Development and evaluation of a novel training program to build study staff skills in equitable and inclusive engagement, recruitment, and retention of clinical research participants.



Adequate equitable recruitment of underrepresented groups in clinical research and trials is a national problem and remains a daunting challenge to translating research discoveries into effective healthcare practices. Engagement, recruitment, and retention (ER&R) training programs for Clinical Research Professionals (CRPs) often focus on policies and regulations. Although some training on the importance of diversity and inclusion in clinical research participation has recently been developed, there remains a need for training that couples critical equity, diversity, and inclusion (EDI) concepts with skill development in effective recruitment and retention strategies, regulations, and best practices.

Approach and methods

We developed the ER&R Certificate program as a holistic approach to provide Duke University CRPs the opportunity to build competency in gap areas and to increase comfort in championing equitable partnerships with clinical research participants. The thirteen core and elective courses include blended learning elements, such as e-learning and wiki journaling prompts, to facilitate meaningful discussions. Pre- and post-assessments administered to CRP program participants and their managers assessed program impact on CRP skills in ER&R tasks and comfort in equitable, diverse, and inclusive engagement of clinical research participants.

Results and discussion

Results from the first two cohorts indicate that CRPs perceived growth in their own comfort with program learning objectives, especially those centered on participant partnership and EDI principles, and most managers witnessed growth in competence and responsibility for ER&R-related tasks. Results suggest value in offering CRPs robust training programs that integrate EDI and ER&R training.





Published Version (Please cite this version)


Publication Info

Cranfill, Jessica R, Stephanie A Freel, Christine E Deeter, Denise C Snyder, Susanna Naggie, Nadine J Barrett and Jamie N Roberts (2022). Development and evaluation of a novel training program to build study staff skills in equitable and inclusive engagement, recruitment, and retention of clinical research participants. Journal of clinical and translational science, 6(1). p. e123. 10.1017/cts.2022.456 Retrieved from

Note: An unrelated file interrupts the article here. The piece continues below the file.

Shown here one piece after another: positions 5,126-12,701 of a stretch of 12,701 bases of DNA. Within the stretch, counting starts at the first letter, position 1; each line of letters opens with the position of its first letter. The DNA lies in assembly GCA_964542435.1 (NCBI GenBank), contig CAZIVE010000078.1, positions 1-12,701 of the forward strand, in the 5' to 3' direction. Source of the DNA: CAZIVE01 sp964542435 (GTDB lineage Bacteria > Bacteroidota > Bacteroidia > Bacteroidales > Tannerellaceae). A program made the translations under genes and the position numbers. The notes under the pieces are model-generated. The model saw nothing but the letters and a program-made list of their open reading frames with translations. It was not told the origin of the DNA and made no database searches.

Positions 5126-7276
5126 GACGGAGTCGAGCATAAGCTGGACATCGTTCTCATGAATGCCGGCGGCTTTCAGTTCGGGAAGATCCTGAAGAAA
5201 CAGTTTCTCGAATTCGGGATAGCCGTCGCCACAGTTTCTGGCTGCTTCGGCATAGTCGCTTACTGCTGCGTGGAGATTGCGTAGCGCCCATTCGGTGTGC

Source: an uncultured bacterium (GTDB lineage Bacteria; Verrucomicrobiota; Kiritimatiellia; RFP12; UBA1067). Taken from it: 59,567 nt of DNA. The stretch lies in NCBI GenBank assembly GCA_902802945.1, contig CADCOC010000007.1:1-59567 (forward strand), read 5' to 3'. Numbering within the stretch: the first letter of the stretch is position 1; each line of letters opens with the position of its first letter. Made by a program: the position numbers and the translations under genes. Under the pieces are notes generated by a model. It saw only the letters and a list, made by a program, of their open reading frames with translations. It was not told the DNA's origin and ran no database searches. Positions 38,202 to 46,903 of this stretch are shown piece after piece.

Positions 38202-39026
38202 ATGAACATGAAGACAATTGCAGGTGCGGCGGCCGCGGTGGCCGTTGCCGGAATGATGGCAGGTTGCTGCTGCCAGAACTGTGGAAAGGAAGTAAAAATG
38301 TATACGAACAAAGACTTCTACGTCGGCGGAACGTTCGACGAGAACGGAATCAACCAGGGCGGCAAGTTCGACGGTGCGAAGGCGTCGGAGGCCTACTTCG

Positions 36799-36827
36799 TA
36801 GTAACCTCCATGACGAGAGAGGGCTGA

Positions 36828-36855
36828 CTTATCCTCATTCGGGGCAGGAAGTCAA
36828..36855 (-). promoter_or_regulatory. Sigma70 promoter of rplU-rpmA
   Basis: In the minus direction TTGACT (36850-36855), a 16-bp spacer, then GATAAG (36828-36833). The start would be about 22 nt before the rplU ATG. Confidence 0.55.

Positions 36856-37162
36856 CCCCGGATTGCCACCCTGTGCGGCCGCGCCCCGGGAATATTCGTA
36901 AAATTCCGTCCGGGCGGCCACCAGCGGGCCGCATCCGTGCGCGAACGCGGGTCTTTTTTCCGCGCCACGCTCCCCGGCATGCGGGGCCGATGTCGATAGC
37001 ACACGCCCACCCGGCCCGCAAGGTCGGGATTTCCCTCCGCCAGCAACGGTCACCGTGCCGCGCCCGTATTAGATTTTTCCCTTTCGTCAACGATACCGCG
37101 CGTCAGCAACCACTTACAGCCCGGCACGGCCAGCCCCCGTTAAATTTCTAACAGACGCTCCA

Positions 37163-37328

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Denise Snyder

Assoc Dean, Clinical Research

Facilitating clinical research support and collaborations for Duke faculty, staff, students and trainees. Revitalizing the clinical research professional workforce through innovative initiatives to improve support for clinical research that changes clinical care.


Susanna Naggie

Professor of Medicine

Dr. Susanna Naggie completed her undergraduate degrees in chemical engineering and biochemistry at the University of Maryland, College Park, and her medical education at Johns Hopkins School of Medicine. She conducted her internal medicine and infectious diseases fellowship training at Duke University Medical Center, where she also served as Chief Resident. She joined the faculty in the Duke School of Medicine in 2009. She is a Professor of Medicine and currently holds appointments at the Duke University School of Medicine, at the Duke Clinical Research Institute, and at the Durham Veterans Affairs Medical Center. Dr. Naggie is a clinical investigator with a focus in clinical trials in infectious diseases and translational research in HIV and liver disease. She is a standing member of the DHHS Panel on Antiretroviral Guidelines for Adults and Adolescents and the CDC/NIH/IDSA-HIVMA Opportunistic Infections Guideline. She is the Vice Dean for Clinical and Translational Research and Director for the Duke Clinical and Translational Sciences Institute.

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